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World Windows & Doors Demand to Reach US$147 Billion in 2007

  • Friday, 16th January 2004
  • Reading time: about 2 minutes

Worldwide demand for windows and doors is projected to rise 5.7 percent per year to $147 billion in 2007, with Brazil, China, India, Mexico and Turkey expected to register the strongest market gains. In China — the largest market among industrializing countries and the second largest in the world behind the US — window and door demand will climb at a 9.5 percent annual pace. These and other trends are presented in World Windows & Doors, a new study from The Freedonia Group.

Window and door demand will accelerate in Western Europe and Japan, although market gains will be less robust than in developing areas. Advances will be fueled by generally favorable economic conditions and higher income levels, leading to a step-up in building construction activity. The US window and door market will outperform most other industrialized areas through 2007, supported by growth in nonresidential building expenditures and residential repair and improvement spending.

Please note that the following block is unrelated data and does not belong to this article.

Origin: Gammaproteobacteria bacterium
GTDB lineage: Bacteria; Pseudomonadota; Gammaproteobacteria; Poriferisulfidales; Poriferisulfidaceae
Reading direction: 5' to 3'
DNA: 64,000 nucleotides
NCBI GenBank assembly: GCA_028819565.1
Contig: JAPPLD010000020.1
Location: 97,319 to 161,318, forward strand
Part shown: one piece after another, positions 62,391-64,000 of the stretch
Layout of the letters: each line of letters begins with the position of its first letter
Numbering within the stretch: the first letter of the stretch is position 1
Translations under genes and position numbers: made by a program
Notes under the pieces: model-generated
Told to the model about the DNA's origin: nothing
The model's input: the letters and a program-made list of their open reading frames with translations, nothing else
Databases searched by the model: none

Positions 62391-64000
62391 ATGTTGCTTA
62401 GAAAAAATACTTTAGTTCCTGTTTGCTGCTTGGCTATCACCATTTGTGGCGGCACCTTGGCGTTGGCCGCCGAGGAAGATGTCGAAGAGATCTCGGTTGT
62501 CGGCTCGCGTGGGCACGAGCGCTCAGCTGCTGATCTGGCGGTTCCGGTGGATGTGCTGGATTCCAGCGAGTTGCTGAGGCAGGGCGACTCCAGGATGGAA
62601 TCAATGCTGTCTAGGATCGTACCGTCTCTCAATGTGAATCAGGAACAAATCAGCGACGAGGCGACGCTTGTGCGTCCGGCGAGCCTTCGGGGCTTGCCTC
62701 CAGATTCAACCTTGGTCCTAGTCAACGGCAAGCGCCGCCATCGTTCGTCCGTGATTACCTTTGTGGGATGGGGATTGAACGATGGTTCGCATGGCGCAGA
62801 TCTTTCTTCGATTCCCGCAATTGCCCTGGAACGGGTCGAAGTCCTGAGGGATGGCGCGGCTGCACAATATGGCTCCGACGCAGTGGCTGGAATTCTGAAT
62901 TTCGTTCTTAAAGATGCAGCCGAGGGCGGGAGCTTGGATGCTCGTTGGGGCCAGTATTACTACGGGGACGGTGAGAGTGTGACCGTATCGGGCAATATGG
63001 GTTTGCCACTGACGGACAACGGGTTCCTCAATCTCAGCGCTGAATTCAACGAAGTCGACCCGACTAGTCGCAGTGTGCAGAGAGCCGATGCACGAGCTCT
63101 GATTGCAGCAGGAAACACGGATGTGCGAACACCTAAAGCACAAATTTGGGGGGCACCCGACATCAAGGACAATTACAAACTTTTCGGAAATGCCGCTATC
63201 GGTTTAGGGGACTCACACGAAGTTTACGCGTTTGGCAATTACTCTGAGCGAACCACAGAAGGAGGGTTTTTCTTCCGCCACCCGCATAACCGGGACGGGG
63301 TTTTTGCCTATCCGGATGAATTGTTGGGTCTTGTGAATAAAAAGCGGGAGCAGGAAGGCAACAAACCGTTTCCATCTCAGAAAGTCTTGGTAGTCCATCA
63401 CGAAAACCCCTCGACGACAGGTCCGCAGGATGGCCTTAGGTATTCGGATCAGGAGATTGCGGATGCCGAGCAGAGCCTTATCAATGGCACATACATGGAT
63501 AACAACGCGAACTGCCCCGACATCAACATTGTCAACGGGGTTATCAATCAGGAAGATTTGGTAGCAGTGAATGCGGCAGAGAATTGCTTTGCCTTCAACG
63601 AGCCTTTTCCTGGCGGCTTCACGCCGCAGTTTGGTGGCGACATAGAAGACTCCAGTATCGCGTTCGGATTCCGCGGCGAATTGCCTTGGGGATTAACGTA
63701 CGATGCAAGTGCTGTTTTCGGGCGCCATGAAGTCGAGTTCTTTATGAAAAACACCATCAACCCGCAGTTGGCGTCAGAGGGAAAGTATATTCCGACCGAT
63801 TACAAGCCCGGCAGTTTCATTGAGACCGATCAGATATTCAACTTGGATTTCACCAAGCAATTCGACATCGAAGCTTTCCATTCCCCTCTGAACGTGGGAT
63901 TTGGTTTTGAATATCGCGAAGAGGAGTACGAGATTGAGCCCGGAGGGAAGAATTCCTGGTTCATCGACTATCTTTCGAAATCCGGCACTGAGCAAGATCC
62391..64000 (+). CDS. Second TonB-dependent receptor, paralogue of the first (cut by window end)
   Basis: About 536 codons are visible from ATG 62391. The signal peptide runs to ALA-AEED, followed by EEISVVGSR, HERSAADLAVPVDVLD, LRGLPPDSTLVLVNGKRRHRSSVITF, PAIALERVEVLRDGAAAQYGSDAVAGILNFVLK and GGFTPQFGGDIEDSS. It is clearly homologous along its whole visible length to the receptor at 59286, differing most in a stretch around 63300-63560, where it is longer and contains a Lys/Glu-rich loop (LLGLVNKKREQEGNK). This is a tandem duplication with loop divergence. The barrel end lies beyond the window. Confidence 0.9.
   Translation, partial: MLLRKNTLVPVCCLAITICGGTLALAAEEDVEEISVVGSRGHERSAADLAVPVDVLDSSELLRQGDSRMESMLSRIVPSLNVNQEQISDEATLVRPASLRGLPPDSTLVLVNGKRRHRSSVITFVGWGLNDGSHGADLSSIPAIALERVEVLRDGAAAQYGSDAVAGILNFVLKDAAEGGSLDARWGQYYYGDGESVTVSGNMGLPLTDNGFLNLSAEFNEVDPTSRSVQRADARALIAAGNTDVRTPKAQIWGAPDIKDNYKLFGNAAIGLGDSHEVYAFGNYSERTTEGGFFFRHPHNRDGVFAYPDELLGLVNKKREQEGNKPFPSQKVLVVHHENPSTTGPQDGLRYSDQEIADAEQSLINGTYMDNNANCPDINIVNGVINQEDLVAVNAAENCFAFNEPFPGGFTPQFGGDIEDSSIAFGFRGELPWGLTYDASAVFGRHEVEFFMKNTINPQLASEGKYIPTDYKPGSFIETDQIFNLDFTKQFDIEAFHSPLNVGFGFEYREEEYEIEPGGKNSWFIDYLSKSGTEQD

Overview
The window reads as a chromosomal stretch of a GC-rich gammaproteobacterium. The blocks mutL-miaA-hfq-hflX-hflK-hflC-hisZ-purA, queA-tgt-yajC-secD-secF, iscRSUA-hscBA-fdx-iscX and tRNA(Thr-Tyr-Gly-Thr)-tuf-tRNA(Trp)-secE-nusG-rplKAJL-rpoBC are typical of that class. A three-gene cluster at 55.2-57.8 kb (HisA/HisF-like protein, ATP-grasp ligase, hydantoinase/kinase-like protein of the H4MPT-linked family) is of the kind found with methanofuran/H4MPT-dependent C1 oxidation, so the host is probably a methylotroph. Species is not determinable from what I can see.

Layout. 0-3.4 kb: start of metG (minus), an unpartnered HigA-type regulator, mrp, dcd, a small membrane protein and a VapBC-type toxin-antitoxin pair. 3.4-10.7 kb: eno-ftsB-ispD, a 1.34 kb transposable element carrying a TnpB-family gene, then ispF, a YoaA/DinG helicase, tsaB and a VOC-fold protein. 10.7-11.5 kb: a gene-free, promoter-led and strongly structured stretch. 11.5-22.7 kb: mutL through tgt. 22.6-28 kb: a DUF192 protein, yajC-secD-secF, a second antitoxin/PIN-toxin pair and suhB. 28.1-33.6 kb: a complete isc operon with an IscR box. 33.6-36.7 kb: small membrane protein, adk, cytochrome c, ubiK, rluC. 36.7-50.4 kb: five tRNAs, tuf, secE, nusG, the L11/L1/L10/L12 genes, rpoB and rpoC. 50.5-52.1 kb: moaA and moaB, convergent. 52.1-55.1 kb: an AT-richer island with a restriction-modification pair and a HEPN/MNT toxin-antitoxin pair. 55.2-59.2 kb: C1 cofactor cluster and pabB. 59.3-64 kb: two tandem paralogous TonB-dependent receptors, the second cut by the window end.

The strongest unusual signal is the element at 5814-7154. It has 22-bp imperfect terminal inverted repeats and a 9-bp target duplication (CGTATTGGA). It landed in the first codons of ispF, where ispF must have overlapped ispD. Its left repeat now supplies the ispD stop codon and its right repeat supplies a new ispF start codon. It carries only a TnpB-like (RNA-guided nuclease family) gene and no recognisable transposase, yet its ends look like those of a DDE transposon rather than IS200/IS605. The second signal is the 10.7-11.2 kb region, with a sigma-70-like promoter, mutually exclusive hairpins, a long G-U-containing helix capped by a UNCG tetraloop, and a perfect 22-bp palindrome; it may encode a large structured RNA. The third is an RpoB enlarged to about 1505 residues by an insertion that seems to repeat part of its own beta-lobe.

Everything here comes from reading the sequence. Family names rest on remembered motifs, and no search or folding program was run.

Global demand for vinyl, fiberglass and other plastic door products will outpace increases for other product types. Sales of plastic windows will also grow at an above-average rate through 2007. However, wood and metal products will continue to account for a larger share of window and door demand in many areas, and sales of these items will rise along with construction activity.

The residential building market dominates world window and door demand, accounting for two-thirds of all sales in 2002. Consumer product demand will be fueled by higher income levels and growth in the number of households — even in regions such as Eastern Europe where total population is declining — supported by an increase in the average size of new homes in the US and elsewhere. However, nonresidential building window and door demand will rise at a faster pace through 2007, benefiting from increased construction spending in developing regions, where industrialization efforts are getting back on track following a period of weakness.

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